Lohri – A Winter Time Delight

Hasban Shaikh
January 17, 2018
 min read

India is known for holding colorful festivals that pay homage to the changing seasons, Lohri is no different. Lohri is held on January 13th of every year and provides another beautiful opportunity to rejoice with and cherish your family and friends. It’s primarily a Punjabi festival celebrated in Northern India but, people from all around the world take part and relish in Lohri activities.

Lohri celebrates the passing of the winter solstice. This signifies that the shortest days of the year have passed and, with more daylight hours to come, it also symbolizes the alleviation from the dreary winter.

The History of Lohri

Lohri is an ancient festival with roots in the history of the Indus Valley Civilization. It’s incorrectly believed that Lohri marks the end of peak winter chills, and welcomes spring. However, it actually signifies the harvest of the Rabi crops.

‘Fire’ is a prominent element during Lohri. It stands for fertility, energy, regeneration, and spiritual strength. Fire is so popular that some incorrectly believe that Lohri celebrations present an occasion to worship the fire deity, Agni.

Bonfires are held across the land. They represent Agni and people pray to the Sun god for favor and protection. Worshippers use this time to show gratitude towards the Sun god for providing warmth to the Earth. They throw foods into the bonfire like peanuts and til (sesame), gur (solidified sugarcane juice), and rewaries (an Indian sweet made of til) while dancing merrily around the bonfire and singing folk songs in unison.

It has become trendy for newlyweds to throw sesame seeds into the fire in hopes that they will have a child. For this reason, families with new brides and grooms normally show even more zeal during the Lohri celebrations.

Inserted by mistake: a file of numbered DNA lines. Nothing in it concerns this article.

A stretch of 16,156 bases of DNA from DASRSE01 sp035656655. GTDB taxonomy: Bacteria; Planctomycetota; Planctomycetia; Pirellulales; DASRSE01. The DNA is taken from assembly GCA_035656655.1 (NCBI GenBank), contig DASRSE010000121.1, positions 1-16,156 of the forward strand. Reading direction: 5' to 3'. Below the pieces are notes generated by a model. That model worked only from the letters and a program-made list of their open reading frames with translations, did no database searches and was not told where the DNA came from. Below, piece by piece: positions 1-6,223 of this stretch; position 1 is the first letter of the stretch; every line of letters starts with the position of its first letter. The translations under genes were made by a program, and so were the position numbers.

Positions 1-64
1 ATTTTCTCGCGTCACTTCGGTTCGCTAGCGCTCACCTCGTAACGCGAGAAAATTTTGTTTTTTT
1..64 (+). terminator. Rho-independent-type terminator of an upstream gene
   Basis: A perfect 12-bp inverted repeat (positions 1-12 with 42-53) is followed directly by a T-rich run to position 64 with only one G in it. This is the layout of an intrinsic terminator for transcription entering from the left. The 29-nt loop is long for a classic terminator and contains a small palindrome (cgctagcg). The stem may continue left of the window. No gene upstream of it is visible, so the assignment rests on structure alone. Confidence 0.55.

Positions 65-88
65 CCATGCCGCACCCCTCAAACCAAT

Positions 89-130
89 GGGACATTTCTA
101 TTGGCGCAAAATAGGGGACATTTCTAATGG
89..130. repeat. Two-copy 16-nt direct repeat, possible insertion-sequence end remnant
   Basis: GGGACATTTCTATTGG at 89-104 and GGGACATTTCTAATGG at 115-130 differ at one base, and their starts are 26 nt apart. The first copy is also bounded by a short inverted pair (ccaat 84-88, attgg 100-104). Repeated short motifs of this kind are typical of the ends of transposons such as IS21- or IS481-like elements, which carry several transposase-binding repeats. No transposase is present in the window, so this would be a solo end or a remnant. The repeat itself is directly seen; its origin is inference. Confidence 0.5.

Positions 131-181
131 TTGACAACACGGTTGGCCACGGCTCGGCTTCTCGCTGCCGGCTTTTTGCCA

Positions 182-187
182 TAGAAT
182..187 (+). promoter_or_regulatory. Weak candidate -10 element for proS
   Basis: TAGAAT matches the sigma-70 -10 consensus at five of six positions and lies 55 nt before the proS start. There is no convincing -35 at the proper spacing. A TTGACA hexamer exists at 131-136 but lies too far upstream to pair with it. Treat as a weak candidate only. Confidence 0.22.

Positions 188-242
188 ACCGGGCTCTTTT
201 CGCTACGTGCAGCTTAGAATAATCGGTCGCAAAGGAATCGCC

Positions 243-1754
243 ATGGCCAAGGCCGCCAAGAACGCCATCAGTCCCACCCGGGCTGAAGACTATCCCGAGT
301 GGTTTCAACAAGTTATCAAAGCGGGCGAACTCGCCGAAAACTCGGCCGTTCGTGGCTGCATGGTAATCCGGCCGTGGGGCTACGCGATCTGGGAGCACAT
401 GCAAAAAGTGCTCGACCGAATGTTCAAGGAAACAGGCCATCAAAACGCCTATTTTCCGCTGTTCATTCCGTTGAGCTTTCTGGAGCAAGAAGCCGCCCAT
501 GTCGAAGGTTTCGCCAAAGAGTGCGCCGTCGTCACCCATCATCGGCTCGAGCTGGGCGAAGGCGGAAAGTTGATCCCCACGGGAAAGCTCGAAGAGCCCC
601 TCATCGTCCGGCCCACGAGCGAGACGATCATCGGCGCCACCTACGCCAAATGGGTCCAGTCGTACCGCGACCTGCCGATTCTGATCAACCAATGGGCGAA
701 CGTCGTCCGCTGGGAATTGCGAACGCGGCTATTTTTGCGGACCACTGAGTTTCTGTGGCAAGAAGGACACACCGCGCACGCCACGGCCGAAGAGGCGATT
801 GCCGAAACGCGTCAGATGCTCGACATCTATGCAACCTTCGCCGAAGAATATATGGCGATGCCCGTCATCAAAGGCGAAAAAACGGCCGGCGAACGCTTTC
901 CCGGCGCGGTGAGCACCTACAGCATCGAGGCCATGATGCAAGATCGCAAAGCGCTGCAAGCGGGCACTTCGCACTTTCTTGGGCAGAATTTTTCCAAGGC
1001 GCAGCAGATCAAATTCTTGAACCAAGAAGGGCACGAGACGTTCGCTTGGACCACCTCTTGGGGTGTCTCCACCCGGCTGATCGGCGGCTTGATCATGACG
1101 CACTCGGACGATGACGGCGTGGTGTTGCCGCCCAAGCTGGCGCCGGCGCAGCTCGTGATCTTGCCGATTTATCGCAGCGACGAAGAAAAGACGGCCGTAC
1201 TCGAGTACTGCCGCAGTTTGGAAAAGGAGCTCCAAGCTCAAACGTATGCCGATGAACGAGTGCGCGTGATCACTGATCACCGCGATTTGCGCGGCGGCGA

The Indian Robinhood – Dulla Bhatti

Dulla Bhatti’s grave at the Miani Sahib Qabristan in Lahore. (Source: Wikimedia Commons)

Lohri doesn’t just depict a seasonal change or the harvesting of crops. It also is a commemoration of the legendary character ‘Dulla Bhatti.’ Folklore tells us that Dulla Bhatti (shortened from ‘Abdullah Bhatti’) took from the rich to give to the poor. He also saved young girls from forced slavery among other acts of heroism.

The presence of Dulla Bhatti dates back to the reign of Mughal Emperor ‘Akbar.’ Akbar allegedly executed Dulla Bhatti for his revolt. Dulla Bhatti adopted two young girls ‘Sundri’ and ‘Mundri’ whom people remember through Punjabi folk songs such as ‘Sunder Mundriye’.

How Do People Celebrate Lohri?

Lohri celebrations are similar to traditional Punjabi-Indian customs. People wear colorful clothes, sing folk songs, and dance to express their joy. Children wake up early and go door to door singing the folk songs. People reciprocate by rewarding the children with money. In the evening during sun down, people gather around the bonfire. They throw in sesame seeds, peanuts, and puffed rice into the fire to express their devotion and gratitude.

Various delicious traditional dishes made from seasonal food items mark the day. The famous makki di roti with sarson da saag is the preferred dish for dinner. The til rice, gur, rewari, and gajjak are usually served as desserts.

The celebrations do not end with Lohri. Rather, the festivities extend to the following day as Maghi, as known in Punjab, or Makar Sankranti, as named in the other parts of the Indian subcontinent.

Lohri is one of the few Indian festivals that follow the solar calendar while the other follow the lunar cycle. Lohri provides a much-needed occasion during the peak of winter to celebrate with the family and reunite with those we love.

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